How many people, every day, get attracted by a fake Italian restaurant because the signage claims the food served is “authentic Italian”. Unfortunately, too many times the dishes on the menu are just poor imitations and pure crimes against the Italian cuisine!
We have collected our 10 best advises to recognize a fake Italian restaurant, explaining which ones are the things an Italian would notice and would get suspicious about.
- Spelling mistakes on the menu
This is the sign No. 1. If a menu shows spelling mistakes, that probably means that not even one single person in the restaurant is Italian. Better go somewhere else!
A classic example is pasta (or pizza) funghi: this is grammatically incorrect. It should be pasta (or pizza) “ai funghi” or “con i funghi”. Why would you translate a word in Italian but use an incorrect grammar? That’s suspicious! Or fungi. It’s funghi (mushrooms); linguine not linguini, salame not salami.
- No one is Italian
This is rather worrying. If the chef isn’t Italian, than at least the owner, or the manager should be.
The presence of an Italian waiter could also help.
- Dishes that aren’t Italian
In Italy, the Alfredo Sauce doesn’t exist and hardly anyone has ever heard about it.
Spaghetti with Meatballs, Chicken Parmigiana, Pizza Pepperoni are not Italian recipes either.
So, if on the menu you see garlic bread, bread and oil, pasta with chicken, or any other fake dish, move on and look for another restaurant.
- “Italian” everywhere
If an ingredient calls itself “Italian” or “Italian-style” you can be sure that it is actually fake. Take for example the “Italian” salad dressing. There is no Italian salad dressing that actually exists – we only use oil, salt and vinegar to dress our salads.
Same goes if a dish calls itself “Italian” or “Italian-style”. Here is one reason that will convince you on its own: traditional Italian dishes are regional, not national.
- Number of ingredients
Italian traditional food is very simple. The flavors are always distinct. It is about bringing out the best from every product. Usually no more than four or five ingredients are needed, plus salt and pepper.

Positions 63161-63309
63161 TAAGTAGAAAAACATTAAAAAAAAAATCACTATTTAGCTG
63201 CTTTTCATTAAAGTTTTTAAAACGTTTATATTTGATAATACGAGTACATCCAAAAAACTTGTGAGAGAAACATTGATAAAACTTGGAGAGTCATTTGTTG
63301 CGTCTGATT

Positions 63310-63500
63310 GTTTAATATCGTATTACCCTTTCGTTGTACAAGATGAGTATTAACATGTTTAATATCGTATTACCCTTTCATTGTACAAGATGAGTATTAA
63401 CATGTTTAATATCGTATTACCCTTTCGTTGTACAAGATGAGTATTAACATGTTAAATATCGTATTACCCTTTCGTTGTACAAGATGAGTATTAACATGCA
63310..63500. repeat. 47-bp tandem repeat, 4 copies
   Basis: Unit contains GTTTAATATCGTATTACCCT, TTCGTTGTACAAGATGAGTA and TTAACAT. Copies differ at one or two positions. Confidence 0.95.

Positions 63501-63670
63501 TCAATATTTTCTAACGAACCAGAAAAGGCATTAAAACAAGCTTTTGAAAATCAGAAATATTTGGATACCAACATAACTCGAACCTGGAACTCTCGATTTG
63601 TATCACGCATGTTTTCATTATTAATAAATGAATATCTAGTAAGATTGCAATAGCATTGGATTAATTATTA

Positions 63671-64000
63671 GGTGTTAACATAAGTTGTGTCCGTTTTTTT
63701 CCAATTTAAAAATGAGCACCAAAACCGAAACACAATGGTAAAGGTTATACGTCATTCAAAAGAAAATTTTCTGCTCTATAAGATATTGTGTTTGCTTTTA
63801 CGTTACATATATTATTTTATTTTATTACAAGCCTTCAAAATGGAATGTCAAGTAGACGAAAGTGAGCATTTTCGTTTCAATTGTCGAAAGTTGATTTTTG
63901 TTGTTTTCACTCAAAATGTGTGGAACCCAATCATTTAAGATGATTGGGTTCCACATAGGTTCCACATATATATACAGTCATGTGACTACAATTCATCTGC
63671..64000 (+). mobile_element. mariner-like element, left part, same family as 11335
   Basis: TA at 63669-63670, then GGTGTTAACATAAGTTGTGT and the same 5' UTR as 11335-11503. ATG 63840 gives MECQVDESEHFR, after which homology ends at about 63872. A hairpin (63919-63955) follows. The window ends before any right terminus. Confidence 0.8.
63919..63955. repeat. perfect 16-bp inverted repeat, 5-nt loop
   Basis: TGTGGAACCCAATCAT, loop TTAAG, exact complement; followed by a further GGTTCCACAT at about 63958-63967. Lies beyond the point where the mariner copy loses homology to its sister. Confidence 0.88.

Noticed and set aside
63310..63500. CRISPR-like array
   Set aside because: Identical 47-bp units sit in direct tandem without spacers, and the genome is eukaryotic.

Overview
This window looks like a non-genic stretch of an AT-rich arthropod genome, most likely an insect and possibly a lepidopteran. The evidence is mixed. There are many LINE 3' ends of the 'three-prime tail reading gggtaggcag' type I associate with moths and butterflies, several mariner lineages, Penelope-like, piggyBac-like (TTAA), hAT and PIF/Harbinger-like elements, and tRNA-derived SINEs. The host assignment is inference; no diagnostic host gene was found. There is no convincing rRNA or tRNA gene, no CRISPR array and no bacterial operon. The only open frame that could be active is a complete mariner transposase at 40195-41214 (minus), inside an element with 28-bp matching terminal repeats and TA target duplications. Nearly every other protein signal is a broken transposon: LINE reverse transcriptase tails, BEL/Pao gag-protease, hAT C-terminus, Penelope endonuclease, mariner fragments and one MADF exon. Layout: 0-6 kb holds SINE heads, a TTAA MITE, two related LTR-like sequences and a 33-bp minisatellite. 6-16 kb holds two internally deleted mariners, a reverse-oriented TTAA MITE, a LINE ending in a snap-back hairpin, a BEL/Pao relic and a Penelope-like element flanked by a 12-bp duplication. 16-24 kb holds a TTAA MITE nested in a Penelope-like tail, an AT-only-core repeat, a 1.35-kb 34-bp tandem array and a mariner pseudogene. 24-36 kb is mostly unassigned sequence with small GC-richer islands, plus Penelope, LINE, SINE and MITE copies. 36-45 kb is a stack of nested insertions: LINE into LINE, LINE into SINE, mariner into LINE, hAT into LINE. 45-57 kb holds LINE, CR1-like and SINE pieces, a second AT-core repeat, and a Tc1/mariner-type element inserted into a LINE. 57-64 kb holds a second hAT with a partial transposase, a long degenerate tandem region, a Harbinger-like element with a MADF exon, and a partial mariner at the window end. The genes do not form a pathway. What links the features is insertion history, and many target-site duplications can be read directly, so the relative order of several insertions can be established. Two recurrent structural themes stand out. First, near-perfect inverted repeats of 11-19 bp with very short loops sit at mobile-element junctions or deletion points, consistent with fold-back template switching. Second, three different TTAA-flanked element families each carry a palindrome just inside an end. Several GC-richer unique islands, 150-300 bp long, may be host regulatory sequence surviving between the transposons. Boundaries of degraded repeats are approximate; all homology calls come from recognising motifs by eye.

So, if you see a dish that contains more ingredients than that, you can be sure that’s not authentic Italian.
- Over-use of “fashionable” ingredients
Have you noticed how pesto is everywhere? Pasta, salads, panini.
In Italy it is only used with pasta!
And balsamic vinegar is not used everywhere. Nor are sun dried tomatoes.
- Chicken everywhere
We don’t put chicken on pasta. Actually, we never top pasta with meat, except in rare cases, like ragù alla bolognese (aka bolognese sauce) or Pasta alla Genovese.
No chicken on pizza. No chicken in lasagne!
- Cheese on fish
There are some strict rules in the Italian cuisine. One of these is that no cheese goes on fish.
We have some recipes that use parmesan to whip pasta with clams. But if you see waiters approaching clients having fish to offer some grated cheese, than you know you’re not in a fake Italian restaurant.
- Pasta as a side dish
Another strict rule. Pasta is never a side dish. It is a main and it’s the only way to have it.
The general rule is: the bigger the Italian flag outside the restaurant the greater the risk of having entered an Italian fake restaurant.
We thought this could be somehow confusing, since some people would think some of the things we mentioned are 100% Italian.
Around the world there are about 100 thousand restaurants that claim to be Italian. Truly authentic restaurants are only 5%. Luckily there is our free app that helps you discover only the closest real Italian restaurants.